I am trying to add a way to remove backups older than 3 days ago in my script.

See below a stripped down simplified version, which just leaves the removal part.

It was my understanding that ${BACKUP_DEST[$i]}/$OLDBACKUP should be outputting something like '/Users/christopherdavies/Desktop/rsync/test1.co.uk/07-06-18'.

However, each time this runs, it deletes the folder above, of 'test1.co.uk', and regardless if it 3 days old or not.

Is anyone able to point me in the right direction? I haven't been able to make any headway... fresh pair of eyes?


    "[email protected]"
    "[email protected]"  


OLDBACKUP=`date -d "3 days ago" +"%d%m%Y"`


for (( i = 0; i < SITE_COUNT; i++ )); do

    # Remove old backups    
    if [ -d "${BACKUP_DEST[$i]}/$OLDBACKUP" ]; then rm -Rf ${BACKUP_DEST[$i]}/$OLDBACKUP; fi

exit 0
  • Use tmpreaper Jun 9, 2018 at 7:25
  • Is there any reason why you cannot rely on the file modification date?
    – Hermann
    Jun 9, 2018 at 7:25

1 Answer 1


The date utility on macOS (which I presume you're using judging from the location of the user home directories) is not GNU date and therefore does not support all its features.

This means that you OLD_BACKUP variable will be empty (and you ought to see an error message when date is run), which in turn means that it's the ${BACKUP_DEST[$i]} directory that gets deleted.

Instead, you may use date -v -3d +'%d-%m-%Y'.


set -e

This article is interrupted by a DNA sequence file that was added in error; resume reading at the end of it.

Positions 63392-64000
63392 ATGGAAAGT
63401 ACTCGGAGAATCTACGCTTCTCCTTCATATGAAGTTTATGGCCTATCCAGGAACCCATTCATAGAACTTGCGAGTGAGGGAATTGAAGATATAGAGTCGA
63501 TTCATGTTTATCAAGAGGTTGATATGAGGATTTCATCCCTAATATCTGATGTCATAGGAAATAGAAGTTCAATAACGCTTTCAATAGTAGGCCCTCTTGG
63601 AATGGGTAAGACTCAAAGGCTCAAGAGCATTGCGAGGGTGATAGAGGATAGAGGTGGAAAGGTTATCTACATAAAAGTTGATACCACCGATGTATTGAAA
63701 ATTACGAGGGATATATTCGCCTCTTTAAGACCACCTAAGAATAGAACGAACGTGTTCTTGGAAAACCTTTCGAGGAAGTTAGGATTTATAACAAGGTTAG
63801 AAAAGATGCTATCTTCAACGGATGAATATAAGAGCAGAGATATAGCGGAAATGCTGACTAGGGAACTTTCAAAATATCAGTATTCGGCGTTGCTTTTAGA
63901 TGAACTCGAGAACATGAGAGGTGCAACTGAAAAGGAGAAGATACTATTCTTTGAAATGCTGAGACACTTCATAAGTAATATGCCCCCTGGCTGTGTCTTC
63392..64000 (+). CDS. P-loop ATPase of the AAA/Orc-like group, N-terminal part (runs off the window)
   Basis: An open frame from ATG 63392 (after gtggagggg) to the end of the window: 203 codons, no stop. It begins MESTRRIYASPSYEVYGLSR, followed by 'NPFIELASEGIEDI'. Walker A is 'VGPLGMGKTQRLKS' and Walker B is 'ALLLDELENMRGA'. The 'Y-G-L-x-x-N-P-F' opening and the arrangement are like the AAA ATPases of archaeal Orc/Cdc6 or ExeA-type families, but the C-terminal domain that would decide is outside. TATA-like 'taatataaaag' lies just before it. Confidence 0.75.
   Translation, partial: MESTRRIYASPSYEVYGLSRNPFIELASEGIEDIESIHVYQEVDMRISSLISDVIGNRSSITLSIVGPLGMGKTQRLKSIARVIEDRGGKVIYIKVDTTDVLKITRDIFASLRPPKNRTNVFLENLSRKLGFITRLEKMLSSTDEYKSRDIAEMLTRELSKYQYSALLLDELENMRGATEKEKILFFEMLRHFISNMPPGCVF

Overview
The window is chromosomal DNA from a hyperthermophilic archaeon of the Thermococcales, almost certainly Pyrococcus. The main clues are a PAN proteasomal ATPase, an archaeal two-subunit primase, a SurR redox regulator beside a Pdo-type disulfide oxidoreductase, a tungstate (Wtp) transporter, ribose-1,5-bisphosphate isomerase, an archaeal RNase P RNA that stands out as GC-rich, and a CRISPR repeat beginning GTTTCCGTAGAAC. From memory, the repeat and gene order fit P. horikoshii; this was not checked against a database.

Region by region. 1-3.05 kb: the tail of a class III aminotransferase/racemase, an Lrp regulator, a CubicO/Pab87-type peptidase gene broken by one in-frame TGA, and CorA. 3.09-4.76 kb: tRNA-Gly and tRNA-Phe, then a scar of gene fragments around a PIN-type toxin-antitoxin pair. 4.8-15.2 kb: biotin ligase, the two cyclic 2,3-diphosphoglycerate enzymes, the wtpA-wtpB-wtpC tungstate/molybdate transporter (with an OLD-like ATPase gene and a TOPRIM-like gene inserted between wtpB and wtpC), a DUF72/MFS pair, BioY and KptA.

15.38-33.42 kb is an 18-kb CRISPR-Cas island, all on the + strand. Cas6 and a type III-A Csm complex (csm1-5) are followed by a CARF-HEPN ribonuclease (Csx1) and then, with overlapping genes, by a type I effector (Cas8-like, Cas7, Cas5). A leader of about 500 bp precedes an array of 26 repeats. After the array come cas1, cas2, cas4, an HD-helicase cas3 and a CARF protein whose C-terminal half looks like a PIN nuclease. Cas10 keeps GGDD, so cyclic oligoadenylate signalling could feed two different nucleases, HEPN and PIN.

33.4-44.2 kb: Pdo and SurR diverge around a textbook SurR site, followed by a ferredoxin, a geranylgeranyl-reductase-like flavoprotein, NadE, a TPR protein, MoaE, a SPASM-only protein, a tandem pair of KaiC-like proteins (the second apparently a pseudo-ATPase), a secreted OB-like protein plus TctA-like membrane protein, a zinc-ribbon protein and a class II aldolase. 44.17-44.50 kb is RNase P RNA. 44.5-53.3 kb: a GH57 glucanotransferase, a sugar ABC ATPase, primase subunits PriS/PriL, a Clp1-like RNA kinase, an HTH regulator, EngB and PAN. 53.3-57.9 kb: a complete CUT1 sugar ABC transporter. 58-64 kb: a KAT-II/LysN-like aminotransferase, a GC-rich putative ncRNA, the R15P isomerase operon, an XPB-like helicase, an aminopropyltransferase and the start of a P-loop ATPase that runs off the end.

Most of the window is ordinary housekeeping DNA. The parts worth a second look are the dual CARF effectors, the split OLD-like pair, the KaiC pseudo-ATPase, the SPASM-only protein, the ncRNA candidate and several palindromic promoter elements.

when=$( date -v -3d +'%d-%m-%Y' )

for backup in "${backup_dest[@]}"; do
    [ -d "$backup/$when" ] && rm -Rf "$backup/$when"

Alternatively, install GNU coreutils and use GNU date.

Other changes made to your code:

  • Removed exit 0 from the end and added set -e. If the script fails, you will want to be able to notice it.

  • The website array was not used.

  • Loop over the items in the array rather than using indexes, it's easier to read.

  • If you want a single line simple if statement, you may use short circuit syntax instead (which is shorter).

  • Use lower-case variable names.

  • Always quote variable expansions.

  • It's a bash script, so it should reference bash on the #!-line.

  • Thank you! That was the issue. Also, thank you for your advice on my script. I am new to bash and still learning (as I am sure my code shows clearly). I have added my full script into my question, as I am unsure if some of your points would be correct (for example, removal of some variables etc). If you could take a look and let me know, that would be fantastic. I am still working on a way to loop the database connection details...
    – ccdavies
    Jun 9, 2018 at 7:53
  • @ccdavies I'm happy to have helped. Rather than continuing to review your code in this answer, I'd suggest that you ask a new question if you have specific issues with the code. We don't usually do pure code reviews (there's a StackExchange site dedicated to that).
    – Kusalananda
    Jun 9, 2018 at 8:06

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